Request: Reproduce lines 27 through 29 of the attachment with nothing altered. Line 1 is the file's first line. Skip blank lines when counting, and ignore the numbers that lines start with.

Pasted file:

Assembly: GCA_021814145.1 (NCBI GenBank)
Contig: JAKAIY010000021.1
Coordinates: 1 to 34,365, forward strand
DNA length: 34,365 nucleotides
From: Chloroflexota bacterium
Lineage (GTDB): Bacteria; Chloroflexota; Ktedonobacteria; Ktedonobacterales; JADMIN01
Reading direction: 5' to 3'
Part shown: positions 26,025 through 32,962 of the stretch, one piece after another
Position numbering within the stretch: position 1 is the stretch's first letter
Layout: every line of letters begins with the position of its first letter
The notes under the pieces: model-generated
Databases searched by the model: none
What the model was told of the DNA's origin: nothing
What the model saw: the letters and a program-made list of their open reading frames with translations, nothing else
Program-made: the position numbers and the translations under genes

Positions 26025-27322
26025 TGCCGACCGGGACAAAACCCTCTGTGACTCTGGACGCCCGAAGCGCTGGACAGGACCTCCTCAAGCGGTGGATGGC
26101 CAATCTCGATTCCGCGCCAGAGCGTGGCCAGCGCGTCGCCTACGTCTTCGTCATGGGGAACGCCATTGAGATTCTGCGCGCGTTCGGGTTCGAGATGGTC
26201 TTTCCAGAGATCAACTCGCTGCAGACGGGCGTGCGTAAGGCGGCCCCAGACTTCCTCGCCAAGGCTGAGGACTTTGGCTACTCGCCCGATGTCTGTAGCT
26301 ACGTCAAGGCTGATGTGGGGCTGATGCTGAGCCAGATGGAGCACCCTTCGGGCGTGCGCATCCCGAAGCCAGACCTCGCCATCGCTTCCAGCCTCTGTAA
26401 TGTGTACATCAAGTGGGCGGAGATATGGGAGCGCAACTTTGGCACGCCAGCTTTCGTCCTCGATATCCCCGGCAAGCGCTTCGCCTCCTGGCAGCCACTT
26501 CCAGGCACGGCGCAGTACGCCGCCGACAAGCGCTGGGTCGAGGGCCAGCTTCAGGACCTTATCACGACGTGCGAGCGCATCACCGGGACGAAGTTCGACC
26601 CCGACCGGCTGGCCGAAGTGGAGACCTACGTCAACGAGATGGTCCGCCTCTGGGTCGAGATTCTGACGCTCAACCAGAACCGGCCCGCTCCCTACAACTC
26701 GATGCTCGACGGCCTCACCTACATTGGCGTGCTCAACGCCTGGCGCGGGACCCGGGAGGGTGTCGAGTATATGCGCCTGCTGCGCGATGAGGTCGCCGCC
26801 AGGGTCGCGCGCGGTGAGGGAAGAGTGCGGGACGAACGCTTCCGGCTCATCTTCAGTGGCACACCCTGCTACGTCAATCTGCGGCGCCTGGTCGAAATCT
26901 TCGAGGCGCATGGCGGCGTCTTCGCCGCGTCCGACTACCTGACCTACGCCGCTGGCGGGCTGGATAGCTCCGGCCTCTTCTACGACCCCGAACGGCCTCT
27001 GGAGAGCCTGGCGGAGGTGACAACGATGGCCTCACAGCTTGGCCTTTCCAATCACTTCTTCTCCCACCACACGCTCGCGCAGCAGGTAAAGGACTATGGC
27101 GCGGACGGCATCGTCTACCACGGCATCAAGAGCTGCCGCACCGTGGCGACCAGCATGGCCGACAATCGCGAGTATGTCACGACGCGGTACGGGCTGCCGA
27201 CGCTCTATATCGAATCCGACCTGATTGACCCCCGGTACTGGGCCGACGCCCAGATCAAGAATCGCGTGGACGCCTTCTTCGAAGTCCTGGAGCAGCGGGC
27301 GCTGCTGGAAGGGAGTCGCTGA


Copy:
27001 GGAGAGCCTGGCGGAGGTGACAACGATGGCCTCACAGCTTGGCCTTTCCAATCACTTCTTCTCCCACCACACGCTCGCGCAGCAGGTAAAGGACTATGGC
27101 GCGGACGGCATCGTCTACCACGGCATCAAGAGCTGCCGCACCGTGGCGACCAGCATGGCCGACAATCGCGAGTATGTCACGACGCGGTACGGGCTGCCGA
27201 CGCTCTATATCGAATCCGACCTGATTGACCCCCGGTACTGGGCCGACGCCCAGATCAAGAATCGCGTGGACGCCTTCTTCGAAGTCCTGGAGCAGCGGGC